By: Megan Henney
Every year, Americans have a limited timeframe to select a health care plan for the year ahead.
This year, open enrollment for 2021 coverage through the Affordable Care Act will start on Nov. 1 and run through Dec. 15 (although some states, including California and Colorado, have permanently extended their open enrollment periods).
Obtaining health insurance is likely to be a priority for most Americans this year, given the coronavirus pandemic. But figuring out the right plan for you can be tricky -- even for the experts.
Here's how to decide between two of the most popular types of plans, a health maintenance organization (HMOs) or a preferred provider organization (PPO).
Health maintenance organizations (HMOs): HMOs offer an entire network of doctors, hospitals and other health care providers who have agreed to accept payment at a certain level for services provided.
Individuals who select this plan must select from a network of local health providers. That doctor is who they will see when they need medical care. If that individual needs to see a specialist, they would first visit their primary care doctor for a referral, which means an extra office visit. The trade-off is that HMO plans tend to have lower premiums, as well as cheaper copays and coinsurance. Typically, this plan does not cover out-of-network care, except in case of emergency.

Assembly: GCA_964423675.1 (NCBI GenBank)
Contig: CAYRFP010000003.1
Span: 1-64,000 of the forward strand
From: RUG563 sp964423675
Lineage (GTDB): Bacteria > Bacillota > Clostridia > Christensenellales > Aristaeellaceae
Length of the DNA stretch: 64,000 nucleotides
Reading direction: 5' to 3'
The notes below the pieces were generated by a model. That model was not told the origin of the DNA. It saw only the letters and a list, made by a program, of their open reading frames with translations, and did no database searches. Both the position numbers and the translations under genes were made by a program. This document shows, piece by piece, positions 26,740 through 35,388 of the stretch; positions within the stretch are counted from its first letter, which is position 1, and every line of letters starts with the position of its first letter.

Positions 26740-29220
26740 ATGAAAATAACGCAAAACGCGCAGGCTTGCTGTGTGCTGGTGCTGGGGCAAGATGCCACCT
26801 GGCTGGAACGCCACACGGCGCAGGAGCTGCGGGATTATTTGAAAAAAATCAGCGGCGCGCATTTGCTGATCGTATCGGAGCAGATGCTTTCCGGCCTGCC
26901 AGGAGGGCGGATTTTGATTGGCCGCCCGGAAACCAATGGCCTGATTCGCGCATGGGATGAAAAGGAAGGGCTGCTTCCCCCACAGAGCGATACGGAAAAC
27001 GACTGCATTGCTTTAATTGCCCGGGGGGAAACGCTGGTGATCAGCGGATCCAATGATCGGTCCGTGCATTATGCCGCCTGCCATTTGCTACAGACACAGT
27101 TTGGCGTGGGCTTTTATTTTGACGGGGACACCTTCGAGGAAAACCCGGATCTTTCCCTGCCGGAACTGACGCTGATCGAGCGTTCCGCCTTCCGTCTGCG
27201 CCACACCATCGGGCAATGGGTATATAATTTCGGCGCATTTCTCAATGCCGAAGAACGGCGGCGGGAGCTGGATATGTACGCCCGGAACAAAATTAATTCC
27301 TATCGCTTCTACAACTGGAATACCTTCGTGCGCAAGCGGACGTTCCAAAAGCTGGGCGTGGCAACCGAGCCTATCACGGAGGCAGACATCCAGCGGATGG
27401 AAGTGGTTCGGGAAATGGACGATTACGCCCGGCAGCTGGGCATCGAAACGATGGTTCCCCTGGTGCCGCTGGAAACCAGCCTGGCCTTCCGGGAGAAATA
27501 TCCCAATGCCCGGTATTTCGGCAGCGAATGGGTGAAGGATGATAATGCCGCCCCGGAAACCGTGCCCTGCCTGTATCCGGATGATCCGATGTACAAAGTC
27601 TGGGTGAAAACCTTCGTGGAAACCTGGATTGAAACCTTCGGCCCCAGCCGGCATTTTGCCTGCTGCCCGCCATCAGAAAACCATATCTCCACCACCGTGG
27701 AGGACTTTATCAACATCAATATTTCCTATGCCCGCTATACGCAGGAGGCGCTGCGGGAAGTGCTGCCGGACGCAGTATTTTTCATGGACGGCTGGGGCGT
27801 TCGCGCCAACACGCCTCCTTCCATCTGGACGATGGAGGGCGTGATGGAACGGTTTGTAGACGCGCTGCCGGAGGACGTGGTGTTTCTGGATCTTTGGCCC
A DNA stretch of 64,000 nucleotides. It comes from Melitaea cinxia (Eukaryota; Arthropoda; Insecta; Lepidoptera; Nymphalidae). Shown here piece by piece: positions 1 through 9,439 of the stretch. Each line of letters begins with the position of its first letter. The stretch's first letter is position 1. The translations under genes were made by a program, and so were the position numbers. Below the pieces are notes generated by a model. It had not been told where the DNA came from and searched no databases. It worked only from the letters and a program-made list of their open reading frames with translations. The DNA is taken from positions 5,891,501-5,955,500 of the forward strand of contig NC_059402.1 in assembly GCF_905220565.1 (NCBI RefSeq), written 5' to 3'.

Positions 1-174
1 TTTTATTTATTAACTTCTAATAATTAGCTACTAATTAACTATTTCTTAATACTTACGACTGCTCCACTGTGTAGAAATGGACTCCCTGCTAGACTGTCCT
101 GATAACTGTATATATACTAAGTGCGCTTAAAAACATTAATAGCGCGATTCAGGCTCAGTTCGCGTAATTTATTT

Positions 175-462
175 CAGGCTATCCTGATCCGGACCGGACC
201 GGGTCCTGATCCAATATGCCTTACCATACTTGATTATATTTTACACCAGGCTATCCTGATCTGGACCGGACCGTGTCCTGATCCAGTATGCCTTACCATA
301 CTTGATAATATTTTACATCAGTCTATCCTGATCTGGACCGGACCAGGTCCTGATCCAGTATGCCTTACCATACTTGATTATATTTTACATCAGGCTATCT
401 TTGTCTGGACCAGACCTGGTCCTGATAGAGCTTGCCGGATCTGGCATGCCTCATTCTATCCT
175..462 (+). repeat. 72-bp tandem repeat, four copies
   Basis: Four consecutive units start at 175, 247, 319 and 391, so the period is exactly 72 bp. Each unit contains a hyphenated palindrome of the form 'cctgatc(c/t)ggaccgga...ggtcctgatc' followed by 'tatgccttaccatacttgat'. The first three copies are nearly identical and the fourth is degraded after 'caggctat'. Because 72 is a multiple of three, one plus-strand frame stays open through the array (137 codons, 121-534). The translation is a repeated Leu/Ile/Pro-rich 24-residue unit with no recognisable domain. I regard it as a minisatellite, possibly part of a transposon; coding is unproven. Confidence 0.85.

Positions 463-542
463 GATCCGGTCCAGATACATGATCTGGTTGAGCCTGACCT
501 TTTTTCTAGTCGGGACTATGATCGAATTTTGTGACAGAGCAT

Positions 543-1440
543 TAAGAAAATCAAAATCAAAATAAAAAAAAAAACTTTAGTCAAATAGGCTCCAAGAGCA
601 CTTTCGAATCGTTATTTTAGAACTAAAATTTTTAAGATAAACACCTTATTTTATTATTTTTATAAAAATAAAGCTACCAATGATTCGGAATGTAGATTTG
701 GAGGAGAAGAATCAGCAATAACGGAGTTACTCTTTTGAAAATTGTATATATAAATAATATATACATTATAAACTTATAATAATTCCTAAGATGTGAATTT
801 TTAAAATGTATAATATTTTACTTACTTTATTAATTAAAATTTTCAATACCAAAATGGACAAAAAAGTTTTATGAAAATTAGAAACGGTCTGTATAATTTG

Preferred provider organizations (PPOs) A type of plan where individuals pay less if they use providers in the plan's network. You do not need referrals to see a specialist. If you see an in-network provider, you will only be responsible for a portion of the bill, depending on your plan's payment structure.
If you see a doctor who is out-of-network, you'll be on the hook for a larger portion of the bill, although most plans still cover a portion of the bill. Unlike an HMO, a PPO offers individuals more freedom in when and where they seek health care. But it comes at a higher cost -- plans typically include more expensive out-of-pocket costs, higher monthly premiums and pricier copays. There's also an annual deductible.
Unless you see a lot of specialists, a PPO plan could cost you more money over the course of a year.
Source: Fox Business https://www.foxbusiness.com/healthcare/picking-a-health-care-plan-how-to-decide-between-a-ppo-and-hmo